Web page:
Self Love

New Year, New Appreciation

When thinking about what I wanted my New Year’s resolutions to be I initially came up with a list of 100 things (per usual), but then I decided to be more realistic and narrow it down to five. After narrowing it down to five I then realized that I should also pick one resolution to be my key focus, the kind that can easily be done every day no matter what’s going on around me. The kind that will affect every aspect of my life including my emotional and spiritual well being. I decided my big resolution would be to stop being so hard on myself.



It sounds simple and some might  argue that a New Year’s resolution is meant to be something that requires you to be harder on yourself,  but I decided that the most helpful thing I can do for myself is to cut myself some slack. 



For as long as I can remember I have been my own worst enemy. I have been a perfectionist, beating myself up when I don’t do each little thing in the best way imaginable. I have blamed myself for things that were absolutely not my fault. I have put standards on myself that are entirely unrealistic, and then hated myself for not meeting those standards. It’s been a lifelong struggle that I have worked to overcome throughout the years. Meditation and repeating affirmations such as “done is better than perfect” and “those who mind don’t matter and those who matter don’t mind” have helped tremendously over the years. 



Ever since I got sober (2012), I have been harder on myself than ever before. My first year sober, when I was too physically and emotionally unstable to work, I beat myself up about it and felt useless, not realizing the beneficial life-altering effects that period of rest was actually doing for me. I have also gained weight since being clean and sober and I have been entirely too hard on myself for that too.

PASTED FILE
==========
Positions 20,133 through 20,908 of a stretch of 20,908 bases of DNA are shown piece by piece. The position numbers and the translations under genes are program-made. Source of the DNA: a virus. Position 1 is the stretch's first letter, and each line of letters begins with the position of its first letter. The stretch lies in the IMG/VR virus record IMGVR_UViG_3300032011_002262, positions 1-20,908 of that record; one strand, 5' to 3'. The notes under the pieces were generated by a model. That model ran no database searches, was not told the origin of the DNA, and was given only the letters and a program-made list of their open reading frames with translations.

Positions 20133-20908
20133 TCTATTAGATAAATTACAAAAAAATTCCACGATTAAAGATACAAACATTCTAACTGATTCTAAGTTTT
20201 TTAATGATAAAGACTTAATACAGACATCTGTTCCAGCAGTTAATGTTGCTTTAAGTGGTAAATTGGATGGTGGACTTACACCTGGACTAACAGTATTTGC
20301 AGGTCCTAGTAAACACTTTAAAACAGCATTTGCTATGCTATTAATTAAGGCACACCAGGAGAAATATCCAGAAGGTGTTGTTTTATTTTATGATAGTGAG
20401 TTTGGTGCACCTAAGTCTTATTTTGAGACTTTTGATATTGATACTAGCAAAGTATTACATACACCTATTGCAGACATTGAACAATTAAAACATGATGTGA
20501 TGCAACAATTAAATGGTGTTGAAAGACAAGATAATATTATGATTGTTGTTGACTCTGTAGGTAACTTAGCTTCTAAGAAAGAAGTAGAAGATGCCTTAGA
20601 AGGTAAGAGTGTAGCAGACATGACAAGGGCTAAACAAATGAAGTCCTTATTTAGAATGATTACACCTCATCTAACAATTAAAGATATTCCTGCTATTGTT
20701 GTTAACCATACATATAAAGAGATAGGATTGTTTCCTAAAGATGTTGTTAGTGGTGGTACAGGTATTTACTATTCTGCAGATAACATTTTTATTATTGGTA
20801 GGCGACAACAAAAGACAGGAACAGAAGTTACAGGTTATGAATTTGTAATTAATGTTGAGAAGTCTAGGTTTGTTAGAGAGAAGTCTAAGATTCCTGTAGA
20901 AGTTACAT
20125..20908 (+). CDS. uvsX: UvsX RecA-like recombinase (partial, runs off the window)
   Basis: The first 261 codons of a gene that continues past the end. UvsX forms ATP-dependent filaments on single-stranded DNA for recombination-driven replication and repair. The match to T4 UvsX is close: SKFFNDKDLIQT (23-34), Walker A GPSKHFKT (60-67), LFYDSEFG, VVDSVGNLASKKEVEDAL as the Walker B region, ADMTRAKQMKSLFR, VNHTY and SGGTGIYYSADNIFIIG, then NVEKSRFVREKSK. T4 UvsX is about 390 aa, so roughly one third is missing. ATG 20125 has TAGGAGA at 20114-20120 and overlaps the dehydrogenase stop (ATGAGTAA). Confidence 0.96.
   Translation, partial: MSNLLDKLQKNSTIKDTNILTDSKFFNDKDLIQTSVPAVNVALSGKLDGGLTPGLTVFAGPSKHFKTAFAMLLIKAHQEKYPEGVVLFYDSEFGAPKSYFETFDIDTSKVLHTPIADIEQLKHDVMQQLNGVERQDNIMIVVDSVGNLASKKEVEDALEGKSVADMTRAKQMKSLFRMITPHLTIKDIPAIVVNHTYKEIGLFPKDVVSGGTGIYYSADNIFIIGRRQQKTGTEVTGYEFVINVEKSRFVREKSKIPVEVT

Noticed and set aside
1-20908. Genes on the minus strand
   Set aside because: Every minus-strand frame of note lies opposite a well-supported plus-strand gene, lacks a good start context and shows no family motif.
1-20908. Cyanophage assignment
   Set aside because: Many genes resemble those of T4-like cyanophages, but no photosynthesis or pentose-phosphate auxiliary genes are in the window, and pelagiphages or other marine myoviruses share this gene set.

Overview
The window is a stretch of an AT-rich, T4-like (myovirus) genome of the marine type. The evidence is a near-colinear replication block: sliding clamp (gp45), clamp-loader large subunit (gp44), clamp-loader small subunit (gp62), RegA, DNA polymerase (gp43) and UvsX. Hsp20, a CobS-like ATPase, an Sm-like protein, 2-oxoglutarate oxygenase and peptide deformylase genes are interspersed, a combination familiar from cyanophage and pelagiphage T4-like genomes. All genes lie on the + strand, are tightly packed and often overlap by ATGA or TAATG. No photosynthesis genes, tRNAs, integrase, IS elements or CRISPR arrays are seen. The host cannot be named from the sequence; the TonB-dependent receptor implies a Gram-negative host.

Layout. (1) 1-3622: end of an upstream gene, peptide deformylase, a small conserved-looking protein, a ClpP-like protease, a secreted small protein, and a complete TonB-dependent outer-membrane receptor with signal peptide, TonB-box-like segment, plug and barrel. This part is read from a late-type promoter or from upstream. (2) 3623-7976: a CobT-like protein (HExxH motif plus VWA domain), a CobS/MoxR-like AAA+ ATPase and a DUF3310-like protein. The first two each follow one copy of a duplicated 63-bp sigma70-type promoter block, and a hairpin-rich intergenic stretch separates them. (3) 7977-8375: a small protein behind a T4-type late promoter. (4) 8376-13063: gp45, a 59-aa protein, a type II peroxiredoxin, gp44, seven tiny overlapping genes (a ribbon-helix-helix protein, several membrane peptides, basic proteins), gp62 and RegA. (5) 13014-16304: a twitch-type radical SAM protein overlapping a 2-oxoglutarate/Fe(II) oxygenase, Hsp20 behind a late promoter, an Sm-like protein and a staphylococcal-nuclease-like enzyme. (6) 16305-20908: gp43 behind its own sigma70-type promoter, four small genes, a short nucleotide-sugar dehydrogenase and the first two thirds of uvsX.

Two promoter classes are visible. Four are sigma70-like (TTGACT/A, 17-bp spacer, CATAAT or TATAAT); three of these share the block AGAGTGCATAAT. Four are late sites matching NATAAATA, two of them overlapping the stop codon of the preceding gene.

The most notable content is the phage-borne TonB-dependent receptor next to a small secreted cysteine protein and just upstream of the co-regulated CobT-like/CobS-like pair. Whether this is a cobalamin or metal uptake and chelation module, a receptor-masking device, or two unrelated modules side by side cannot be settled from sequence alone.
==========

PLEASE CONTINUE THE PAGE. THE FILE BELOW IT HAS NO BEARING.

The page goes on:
Focusing on all of the ways that being sober made me less than perfect was taking my attention away from all of the great changes that were being made. It was blinding me to the fact that my life was really propelling forward and my soul was burning bright. While I was too busy crying over not fitting into my old jeans, I was ignoring the fact that I am now healthier than I have ever been in my life. When I was spending too much time focusing on how tired I felt, I was forgetting the fact that taking Adderall fueled my addiction problems and turned me into someone I wasn’t. When I was focusing on how much I hate flirting and socializing sober, I was forgetting the fact that alcohol also made me lash out and say hurtful things to the people I care about. 




My point is, when we focus on the things that we wish were different, our attention is being taken away from the things that have changed for the better. This is why gratitude is so important, it forces us to focus on the positive things in our lives.  




So this year my resolution is this: whenever I catch myself being too hard on myself, I will counter it with a gratitude. For example, the next time I find myself wishing I was 10 lbs lighter, I will counter that thought by saying to myself “I am grateful for being healthy.” I encourage all of you to do the same with whatever it is you are hard on yourself about. 




While I do hope to check off some other items on that list I made, such as getting my book  published, becoming vegan, etc, I know that first I have to love myself and the rest will follow.  




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